This was the Rams’ first NFC Championship win since the 1979 season.

Super Bowl XXXIV[edit]

The first half of Super Bowl XXXIV had been uncharacteristically low-scoring for St. Louis, as they scored only three Jeff Wilkins field goals in the first half. The Rams finally got into the end zone in the third quarter, with a 9-yard touchdown pass from Warner to Torry Holt, giving St. Louis a 16–0 lead. Tennessee, however, scored 16 unanswered points with two Eddie George touchdown runs (1- and 2-yards respectively, the first with a failed two-point conversion attempt), and a 43-yard Al Del Greco field goal.

On St. Louis’ first play from scrimmage after Tennessee's tying field goal, Warner threw a 73-yard touchdown to Isaac Bruce to take a 23–16 lead with barely two minutes left in the game, which would give Tennessee one more chance to tie the game with a touchdown.

The Titans took over the ball at their own 10-yard line with 1:54 left in the game after committing a holding penalty on the ensuing kickoff. McNair started out the drive with a pair of completions to Mason and Wycheck for gains of 9 and 7 yards to reach the 28-yard line. Then after throwing an incompletion, defensive back Dre' Bly’s 15-yard facemask penalty while tackling McNair on a 12-yard scramble gave the Titans a first down at the St. Louis 45-yard line. On the next play, St. Louis was penalized 5 yards for being offsides, moving the ball to the 40-yard line with 59 seconds left. McNair then ran for 2 yards, followed by a 7-yard completion to wide receiver Kevin Dyson. Three plays later, with the Titans facing 3rd down and 5 to go, McNair was hit by two Rams’ defenders, but he escaped and completed a 16-yard pass to Dyson to gain a first down at the Rams 10-yard line.

Tennessee then used up their final timeout with just 6 seconds left in the game, giving them a chance for one last play. McNair threw a short pass to Kevin Dyson down the middle, which looked certain to tie up the game, until Rams linebacker Mike Jones tackled Dyson at the one-yard line as time expired. Dyson tried to stretch his arm and the football across the goal line, but he had already gone down, so it was too late. This final play has gone down in NFL history as simply “The Tackle”.

Team statistics[edit]

  • Led NFL and NFC in total yards (400.8 yards per game)
  • Led NFL and NFC in passing yards (272.1 yards per game)
  • Led NFL and NFC in scoring (32.9 points per game)
  • Led NFL and NFC in rushing defense (74.3 yards per game)
  • Led NFL (tied with Jax) and NFC in sacks (57)

Awards and records[edit]


League Leaders
Passing Kurt Warner (109.2 rating)
Passing touchdowns Kurt Warner (41 TDs)
Kickoff returns Tony Horne (29.7 average yards)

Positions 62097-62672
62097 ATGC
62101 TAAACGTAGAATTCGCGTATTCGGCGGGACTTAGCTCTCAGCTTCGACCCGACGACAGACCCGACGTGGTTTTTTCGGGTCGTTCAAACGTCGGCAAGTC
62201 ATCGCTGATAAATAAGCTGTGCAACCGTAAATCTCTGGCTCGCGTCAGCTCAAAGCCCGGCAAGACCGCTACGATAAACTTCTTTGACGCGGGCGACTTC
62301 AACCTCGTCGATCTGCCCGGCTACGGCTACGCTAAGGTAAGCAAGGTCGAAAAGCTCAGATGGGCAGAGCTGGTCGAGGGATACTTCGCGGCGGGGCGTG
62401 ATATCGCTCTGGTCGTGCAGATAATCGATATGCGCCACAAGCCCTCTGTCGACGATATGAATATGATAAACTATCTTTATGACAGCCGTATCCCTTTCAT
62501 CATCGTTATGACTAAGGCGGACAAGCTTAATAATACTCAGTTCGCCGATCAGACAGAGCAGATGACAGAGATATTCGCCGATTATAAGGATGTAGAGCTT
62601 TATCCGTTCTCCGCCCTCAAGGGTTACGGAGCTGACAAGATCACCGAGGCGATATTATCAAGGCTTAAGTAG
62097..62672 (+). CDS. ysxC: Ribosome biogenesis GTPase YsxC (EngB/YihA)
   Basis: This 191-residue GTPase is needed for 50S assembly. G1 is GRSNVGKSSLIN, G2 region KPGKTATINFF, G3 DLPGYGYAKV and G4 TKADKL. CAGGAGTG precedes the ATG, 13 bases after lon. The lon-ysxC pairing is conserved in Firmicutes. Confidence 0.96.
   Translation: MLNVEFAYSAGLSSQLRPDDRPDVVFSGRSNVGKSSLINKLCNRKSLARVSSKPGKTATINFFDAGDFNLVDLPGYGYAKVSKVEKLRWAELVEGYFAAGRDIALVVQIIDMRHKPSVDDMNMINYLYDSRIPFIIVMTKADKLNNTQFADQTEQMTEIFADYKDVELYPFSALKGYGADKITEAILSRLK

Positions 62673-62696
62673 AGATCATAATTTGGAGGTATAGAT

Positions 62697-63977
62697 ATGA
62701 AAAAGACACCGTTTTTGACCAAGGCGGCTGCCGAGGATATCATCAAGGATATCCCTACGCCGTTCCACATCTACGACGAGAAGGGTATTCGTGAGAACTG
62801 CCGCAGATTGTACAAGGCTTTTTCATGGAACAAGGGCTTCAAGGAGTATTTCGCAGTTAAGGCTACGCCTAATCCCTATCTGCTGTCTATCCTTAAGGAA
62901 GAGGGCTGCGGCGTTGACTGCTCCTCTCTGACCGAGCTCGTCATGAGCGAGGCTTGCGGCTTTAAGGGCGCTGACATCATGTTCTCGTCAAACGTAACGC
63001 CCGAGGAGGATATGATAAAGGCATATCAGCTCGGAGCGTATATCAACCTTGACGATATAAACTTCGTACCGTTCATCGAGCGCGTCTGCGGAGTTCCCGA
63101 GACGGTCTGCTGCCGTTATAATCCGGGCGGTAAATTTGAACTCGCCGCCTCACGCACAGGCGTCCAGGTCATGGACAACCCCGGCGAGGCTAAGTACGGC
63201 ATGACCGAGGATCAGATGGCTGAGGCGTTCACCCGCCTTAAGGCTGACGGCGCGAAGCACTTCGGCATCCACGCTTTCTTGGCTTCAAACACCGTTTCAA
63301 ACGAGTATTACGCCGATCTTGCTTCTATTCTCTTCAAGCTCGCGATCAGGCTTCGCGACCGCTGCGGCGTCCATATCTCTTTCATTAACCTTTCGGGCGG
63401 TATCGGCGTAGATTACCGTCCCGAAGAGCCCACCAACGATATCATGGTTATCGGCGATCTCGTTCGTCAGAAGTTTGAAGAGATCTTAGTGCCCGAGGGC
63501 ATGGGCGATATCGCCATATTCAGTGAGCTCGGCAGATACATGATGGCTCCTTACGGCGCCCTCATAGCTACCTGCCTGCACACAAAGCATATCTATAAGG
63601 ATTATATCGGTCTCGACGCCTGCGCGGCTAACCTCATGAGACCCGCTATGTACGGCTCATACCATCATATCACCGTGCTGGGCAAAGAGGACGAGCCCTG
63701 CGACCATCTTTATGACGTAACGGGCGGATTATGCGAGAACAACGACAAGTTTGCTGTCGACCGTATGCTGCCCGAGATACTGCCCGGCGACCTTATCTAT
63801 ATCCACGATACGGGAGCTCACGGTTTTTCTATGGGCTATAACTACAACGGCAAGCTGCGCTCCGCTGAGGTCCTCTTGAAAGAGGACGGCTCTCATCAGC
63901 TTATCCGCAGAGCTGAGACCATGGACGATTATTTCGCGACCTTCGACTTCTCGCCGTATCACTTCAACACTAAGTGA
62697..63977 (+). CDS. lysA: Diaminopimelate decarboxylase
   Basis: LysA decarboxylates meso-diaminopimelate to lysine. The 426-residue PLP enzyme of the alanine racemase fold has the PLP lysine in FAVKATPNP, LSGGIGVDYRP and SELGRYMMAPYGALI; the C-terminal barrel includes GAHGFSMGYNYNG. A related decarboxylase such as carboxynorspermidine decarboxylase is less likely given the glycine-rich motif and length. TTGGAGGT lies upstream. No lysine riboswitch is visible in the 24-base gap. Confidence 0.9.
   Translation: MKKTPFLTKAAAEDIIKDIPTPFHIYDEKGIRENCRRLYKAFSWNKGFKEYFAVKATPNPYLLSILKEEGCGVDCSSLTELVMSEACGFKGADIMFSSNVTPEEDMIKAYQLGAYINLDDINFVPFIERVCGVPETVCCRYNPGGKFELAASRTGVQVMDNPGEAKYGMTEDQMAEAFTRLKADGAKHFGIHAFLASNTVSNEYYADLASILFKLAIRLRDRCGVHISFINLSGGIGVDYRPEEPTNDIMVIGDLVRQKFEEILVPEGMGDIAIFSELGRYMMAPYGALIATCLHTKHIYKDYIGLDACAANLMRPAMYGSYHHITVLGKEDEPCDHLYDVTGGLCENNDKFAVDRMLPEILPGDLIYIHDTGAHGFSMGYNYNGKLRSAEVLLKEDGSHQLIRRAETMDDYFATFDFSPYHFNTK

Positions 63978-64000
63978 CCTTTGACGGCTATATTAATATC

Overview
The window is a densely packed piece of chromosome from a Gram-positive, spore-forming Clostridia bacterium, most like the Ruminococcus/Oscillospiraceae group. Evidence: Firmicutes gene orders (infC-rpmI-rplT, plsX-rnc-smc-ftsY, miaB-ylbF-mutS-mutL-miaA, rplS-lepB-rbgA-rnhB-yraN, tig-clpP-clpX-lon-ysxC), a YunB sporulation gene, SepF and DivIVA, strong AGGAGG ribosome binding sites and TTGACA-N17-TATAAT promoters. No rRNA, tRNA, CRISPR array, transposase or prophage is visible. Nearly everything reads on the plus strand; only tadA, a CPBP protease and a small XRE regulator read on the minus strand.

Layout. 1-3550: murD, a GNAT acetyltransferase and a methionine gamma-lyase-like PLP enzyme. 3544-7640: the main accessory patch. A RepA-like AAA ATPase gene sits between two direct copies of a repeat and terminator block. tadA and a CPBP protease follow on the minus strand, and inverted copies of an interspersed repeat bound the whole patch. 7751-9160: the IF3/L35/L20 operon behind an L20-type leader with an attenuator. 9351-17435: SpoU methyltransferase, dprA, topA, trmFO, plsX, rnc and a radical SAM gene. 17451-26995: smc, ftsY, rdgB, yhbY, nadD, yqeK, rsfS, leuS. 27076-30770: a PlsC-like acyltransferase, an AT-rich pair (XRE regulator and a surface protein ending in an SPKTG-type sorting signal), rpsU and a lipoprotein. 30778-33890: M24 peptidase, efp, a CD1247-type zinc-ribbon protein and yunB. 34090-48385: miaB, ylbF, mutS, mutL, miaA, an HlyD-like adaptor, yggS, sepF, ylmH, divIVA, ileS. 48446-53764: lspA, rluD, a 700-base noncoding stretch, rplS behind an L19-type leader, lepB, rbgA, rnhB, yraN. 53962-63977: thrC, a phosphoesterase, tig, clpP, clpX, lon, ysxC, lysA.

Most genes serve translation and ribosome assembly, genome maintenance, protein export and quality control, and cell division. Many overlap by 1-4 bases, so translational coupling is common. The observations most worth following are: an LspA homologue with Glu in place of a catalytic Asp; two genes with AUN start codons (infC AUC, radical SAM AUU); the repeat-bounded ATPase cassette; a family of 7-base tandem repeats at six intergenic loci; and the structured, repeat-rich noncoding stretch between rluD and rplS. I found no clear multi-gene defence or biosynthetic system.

Sacks Kevin Carter (17)

Notes[edit]

  1. ^ The other three teams are the 2007 and 2011 New England Patriots, plus the 2013 Denver Broncos

References[edit]

  1. ^ NFL 2001 Record and Fact Book, Workman Publishing Co, New York,NY, ISBN 0-7611-2480-2, p. 267
  2. ^ Pro-Football-Reference.com: In a single season, from 1940 to 2011, in the regular season, requiring Points For >= 30, sorted by most games in season matching criteria.
  3. ^ "Bears picking on history". Pro Football Hall of Fame. 2012-10-29. Retrieved 2012-12-01.
  4. ^ "1999 St. Louis Rams draftees". Pro-Football-Reference.com. Retrieved October 6, 2014.
  5. ^ Baltimore Ravens at St. Louis Rams – September 12th, 1999
  6. ^ Atlanta Falcons at St. Louis Rams – September 26th, 1999
  7. ^ St. Louis Rams at Cincinnati Bengals – October 3rd, 1999
  8. ^ San Francisco 49ers at St. Louis Rams – October 10th, 1999
  9. ^ St. Louis Rams at Atlanta Falcons – October 17th, 1999
  10. ^ Cleveland Browns at St. Louis Rams – October 24th, 1999
  11. ^ St. Louis Rams at Tennessee Titans – October 31st, 1999
  12. ^ St. Louis Rams at Detroit Lions – November 7th, 1999
  13. ^ Carolina Panthers at St. Louis Rams – November 14th, 1999
  14. ^ St. Louis Rams at San Francisco 49ers – November 21st, 1999
  15. ^ New Orleans Saints at St. Louis Rams – November 28th, 1999
  16. ^ St. Louis Rams at Carolina Panthers – December 5th, 1999
  17. ^ St. Louis Rams at New Orleans Saints – December 12th, 1999
  18. ^ New York Giants at St. Louis Rams – December 19th, 1999
  19. ^ Chicago Bears at St. Louis Rams – December 26th, 1999
  20. ^ St. Louis Rams at Philadelphia Eagles – January 2nd, 2000
  21. ^ "SI.com – Oct. 18, 1999". Archived from the original on 2007-06-12. Retrieved 2008-02-29.
  22. ^ "Archived copy". Archived from the original on 2009-06-19. Retrieved 2012-08-03.

External links[edit]